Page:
Excercise?

Last week went quite well and I hope that this week will be even better. It’s snowing and winter-y here, so walking is less attractive than taking the bus, but I’m trying. I also started a tap class again and absolutely loved it, so much fun. That added to the yoga and Irish dancing that I already do adds up to a decent amount of exercise for the week.

Cool stuff I discovered

Do you know about Skillshare? It’s amazing! Anyone can teach a class on anything. I signed up for a course on writing blog posts that build community, you’ll be able to judge if I improve as a result or not!

Anything else?

Some other random mini-goals for the week:

  • continue with the Incredible Year workbook by Leonie Dawson 
  • write down some more business ideas
  • put some order to my notes from the creative therapy course I am doing
  • write and schedule a few blog posts, including Weekend Cooking for next week, I missed it again!

Do you have anything special you want to accomplish this week? Have a great week!

Read this if you want to feel really good about your French

17227206I definitely feel very good about my knowledge of French now – I finally read a book in French! After 16 years of living in Belgium. It’s a miracle!

Many thanks to Larissa – I would not have discovered (or had the courage to read) Le Guide du Mauvais Père by Guy Delisle had it not been for her. She reviewed it on her blog, made it sound interesting and even lent me her copy. It could not have been easier than that.

Le Guide du Mauvais Père translates as The Bad Father’s Handbook and isn’t really a book, but a collection of short story comics about parenting. It is funny and rings true. My favorite one is of the Dad promising his son that the tooth fairy will come. But he  keeps forgetting, his evenings are too busy – he spends them on the couch watching TV series. Sound familiar, parents?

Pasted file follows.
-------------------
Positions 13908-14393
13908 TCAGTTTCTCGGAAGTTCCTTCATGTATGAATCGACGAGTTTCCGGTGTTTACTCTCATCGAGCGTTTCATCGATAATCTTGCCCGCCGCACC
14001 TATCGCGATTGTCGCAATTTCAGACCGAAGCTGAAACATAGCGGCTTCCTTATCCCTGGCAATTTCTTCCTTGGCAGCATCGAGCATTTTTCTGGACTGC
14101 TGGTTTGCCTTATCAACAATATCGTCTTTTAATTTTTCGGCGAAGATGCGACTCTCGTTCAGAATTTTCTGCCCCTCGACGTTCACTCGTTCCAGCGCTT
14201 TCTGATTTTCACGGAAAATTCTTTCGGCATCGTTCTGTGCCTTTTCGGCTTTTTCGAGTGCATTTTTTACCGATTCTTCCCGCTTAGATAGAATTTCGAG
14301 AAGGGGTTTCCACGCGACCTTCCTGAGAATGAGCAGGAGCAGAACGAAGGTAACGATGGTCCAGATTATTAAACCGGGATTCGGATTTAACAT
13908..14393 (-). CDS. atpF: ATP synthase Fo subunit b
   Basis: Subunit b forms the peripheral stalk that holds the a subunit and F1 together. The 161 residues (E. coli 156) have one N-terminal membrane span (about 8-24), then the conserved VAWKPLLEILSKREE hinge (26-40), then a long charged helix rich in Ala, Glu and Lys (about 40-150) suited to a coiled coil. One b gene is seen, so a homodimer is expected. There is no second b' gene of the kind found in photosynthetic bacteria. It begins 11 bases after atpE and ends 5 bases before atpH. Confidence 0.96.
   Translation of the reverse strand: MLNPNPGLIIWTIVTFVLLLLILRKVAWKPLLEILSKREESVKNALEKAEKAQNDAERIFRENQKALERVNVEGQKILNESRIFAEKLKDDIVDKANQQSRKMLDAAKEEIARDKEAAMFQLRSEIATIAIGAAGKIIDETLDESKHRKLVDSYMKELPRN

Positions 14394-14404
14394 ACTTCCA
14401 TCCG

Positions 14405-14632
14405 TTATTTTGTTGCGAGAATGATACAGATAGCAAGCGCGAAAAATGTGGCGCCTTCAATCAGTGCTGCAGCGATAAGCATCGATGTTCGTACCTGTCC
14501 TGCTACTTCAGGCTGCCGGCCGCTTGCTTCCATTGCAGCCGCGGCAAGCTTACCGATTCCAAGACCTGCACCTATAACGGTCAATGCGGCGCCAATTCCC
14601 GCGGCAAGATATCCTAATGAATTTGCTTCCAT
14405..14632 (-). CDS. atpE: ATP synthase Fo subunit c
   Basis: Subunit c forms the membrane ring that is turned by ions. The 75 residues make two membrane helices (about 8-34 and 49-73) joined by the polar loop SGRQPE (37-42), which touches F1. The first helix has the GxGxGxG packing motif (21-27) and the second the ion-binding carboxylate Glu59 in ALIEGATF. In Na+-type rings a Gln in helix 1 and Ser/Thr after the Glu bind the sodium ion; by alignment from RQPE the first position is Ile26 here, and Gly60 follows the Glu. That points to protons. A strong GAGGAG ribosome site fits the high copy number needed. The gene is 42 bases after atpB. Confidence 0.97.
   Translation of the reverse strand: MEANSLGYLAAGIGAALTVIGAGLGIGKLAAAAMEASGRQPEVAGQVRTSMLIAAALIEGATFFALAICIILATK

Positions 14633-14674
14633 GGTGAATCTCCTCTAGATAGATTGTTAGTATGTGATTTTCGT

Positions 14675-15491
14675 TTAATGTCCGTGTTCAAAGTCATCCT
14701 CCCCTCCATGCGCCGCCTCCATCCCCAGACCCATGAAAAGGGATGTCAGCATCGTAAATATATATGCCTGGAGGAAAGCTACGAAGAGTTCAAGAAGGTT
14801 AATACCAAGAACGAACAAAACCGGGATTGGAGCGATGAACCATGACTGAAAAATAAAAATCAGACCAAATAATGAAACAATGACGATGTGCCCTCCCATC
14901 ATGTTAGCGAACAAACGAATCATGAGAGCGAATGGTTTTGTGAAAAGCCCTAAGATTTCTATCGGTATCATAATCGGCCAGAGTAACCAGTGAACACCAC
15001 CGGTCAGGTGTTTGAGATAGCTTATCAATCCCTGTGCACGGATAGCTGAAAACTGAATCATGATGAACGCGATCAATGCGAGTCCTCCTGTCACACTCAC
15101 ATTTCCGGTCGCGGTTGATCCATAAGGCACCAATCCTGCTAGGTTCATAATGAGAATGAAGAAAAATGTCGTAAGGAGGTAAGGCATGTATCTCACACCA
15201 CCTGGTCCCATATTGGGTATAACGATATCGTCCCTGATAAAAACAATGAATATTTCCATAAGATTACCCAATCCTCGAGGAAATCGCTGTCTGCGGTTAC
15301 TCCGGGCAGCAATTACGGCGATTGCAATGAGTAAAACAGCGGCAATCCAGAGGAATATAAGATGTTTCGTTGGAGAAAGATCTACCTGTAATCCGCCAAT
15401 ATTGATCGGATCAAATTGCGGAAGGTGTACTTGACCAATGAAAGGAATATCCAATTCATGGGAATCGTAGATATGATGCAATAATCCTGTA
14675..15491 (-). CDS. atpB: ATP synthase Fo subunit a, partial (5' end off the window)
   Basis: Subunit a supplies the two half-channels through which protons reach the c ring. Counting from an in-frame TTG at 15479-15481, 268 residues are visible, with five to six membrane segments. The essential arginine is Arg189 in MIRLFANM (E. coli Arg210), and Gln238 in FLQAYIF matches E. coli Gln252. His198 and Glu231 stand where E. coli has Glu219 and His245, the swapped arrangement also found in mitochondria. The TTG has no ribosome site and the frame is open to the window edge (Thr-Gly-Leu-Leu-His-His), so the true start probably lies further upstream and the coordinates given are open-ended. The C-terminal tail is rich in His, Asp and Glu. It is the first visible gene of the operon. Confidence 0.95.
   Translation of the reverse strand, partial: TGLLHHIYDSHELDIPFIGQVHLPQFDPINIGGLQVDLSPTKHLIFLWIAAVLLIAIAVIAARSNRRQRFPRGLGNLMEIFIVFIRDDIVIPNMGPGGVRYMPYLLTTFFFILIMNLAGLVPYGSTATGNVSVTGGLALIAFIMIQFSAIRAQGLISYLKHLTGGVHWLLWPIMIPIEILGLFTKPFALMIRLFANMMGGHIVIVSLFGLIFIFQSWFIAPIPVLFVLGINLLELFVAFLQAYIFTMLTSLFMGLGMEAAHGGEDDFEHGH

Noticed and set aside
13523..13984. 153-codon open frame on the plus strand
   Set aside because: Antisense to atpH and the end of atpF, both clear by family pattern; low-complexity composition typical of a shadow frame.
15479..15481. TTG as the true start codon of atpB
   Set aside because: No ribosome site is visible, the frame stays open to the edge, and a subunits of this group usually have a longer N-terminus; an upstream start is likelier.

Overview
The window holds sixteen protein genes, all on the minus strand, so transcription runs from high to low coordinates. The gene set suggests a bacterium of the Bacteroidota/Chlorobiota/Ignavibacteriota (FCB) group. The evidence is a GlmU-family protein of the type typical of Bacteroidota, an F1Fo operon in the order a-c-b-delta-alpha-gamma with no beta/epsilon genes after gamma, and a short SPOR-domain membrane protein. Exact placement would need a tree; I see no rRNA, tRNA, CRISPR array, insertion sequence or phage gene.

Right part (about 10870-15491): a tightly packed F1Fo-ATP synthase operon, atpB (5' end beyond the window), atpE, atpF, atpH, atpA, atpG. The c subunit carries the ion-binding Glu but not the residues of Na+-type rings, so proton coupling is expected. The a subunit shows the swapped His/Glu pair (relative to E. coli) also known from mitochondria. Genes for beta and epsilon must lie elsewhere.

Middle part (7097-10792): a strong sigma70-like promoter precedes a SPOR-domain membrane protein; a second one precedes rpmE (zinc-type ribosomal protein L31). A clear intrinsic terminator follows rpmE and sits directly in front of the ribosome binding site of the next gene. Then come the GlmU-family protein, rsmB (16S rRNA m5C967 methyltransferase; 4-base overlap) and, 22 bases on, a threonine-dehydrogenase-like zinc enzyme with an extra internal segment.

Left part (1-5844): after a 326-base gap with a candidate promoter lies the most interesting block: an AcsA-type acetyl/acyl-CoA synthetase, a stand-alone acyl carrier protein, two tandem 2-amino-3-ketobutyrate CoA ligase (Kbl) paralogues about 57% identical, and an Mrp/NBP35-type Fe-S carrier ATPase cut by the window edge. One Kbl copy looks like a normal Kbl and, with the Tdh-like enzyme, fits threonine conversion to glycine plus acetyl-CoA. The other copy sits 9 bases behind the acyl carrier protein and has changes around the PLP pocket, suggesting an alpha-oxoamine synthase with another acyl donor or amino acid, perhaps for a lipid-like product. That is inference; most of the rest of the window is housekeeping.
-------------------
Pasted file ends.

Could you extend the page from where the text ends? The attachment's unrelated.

It hasn’t been translated into English, but the French is easy, so if you understand some you’ll be able to read it. I had to look a handful of words up and even learned some curse words in the process! 🙂

Here’s an example of Delisle’s humor. He’s asking: ‘Do you want to try?’

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Seriously, get this little book and bask in your inner multilingual genius, like me.

Delisle also wrote Pyongyang: A Journey in North Korea which I think will be my next book in French (Thanks for lending me that one too, Larissa!). It looks a tad more serious than this one.

The week ahead

I’ve been thinking about how to incorporate some weekly planning into my blogging and into life in general and I’ll start like this, by thinking about the week ahead.

What am I reading?

Way too many things at the same time! I’m reading Howl’s Moving Castle by Diana Wynne Jones on my Kindle, The Scrapbook of Frankie Pratt by Caroline Preston at home and The Power of Habit by Charles Duhigg as my non-fiction. But I couldn’t help diving right into the Amazon package that arrived yesterday and now I am also reading Succulent Wild Woman: Dancing With Your Wonder-Full Self by Sark and The Easiest Way to Learn the Tarot – Ever by Dusty White.

Will February be one of those months in which I don’t actually finish any books?

What am I watching?

Downton Abbey! Just got season 3 and can’t wait to get started.

What am I cooking?

I’m determined to start a menu-planning habit. We eat so much better during the week if I take the time to plan our meals and make a few things on Sunday! Fingers crossed that I’ll stick to the plan!

Anything else?

Yes! I’m also re-starting exercise goals and this is week one, again. Last week was half-term so Shane was off school and my whole routine was shot. It was too cold and rainy to take him outside and I didn’t get a chance to do anything on my own. I’ve done 260 minutes of exercise so far this month. This week, I’m aiming for another 240, to end the month at 500 minutes.

Some other mini-goals for the week

I bought the Incredible Year workbook by Leonie Dawson and haven’t managed to even say goodbye to 2012 yet, I’m still writing down what I learned last year. We’re almost in March (yikes!) so I suppose it’s time to move into 2013. I will do at least a couple of pages in this workbook this week.

I started thinking about setting up my own business and have some ideas. I made a mandala around this topic but now need to write stuff down. Otherwise the ideas will be lost in a sea of everyday madness.

That’s it!

I can’t imagine having the time to do anything else.

What do you want to get done this week? Have a great week!

Weekend Cooking: Menu Planning

weekend cookingWeekend Cooking is hosted by Beth Fish Reads and is open to anyone who has any kind of food-related post to share: Book (novel, nonfiction) reviews, cookbook reviews, movie reviews, recipes, random thoughts, gadgets, quotations, photographs. If your post is even vaguely foodie, feel free to grab the button and link up anytime over the weekend. You do not have to post on the weekend. For more information, see the welcome post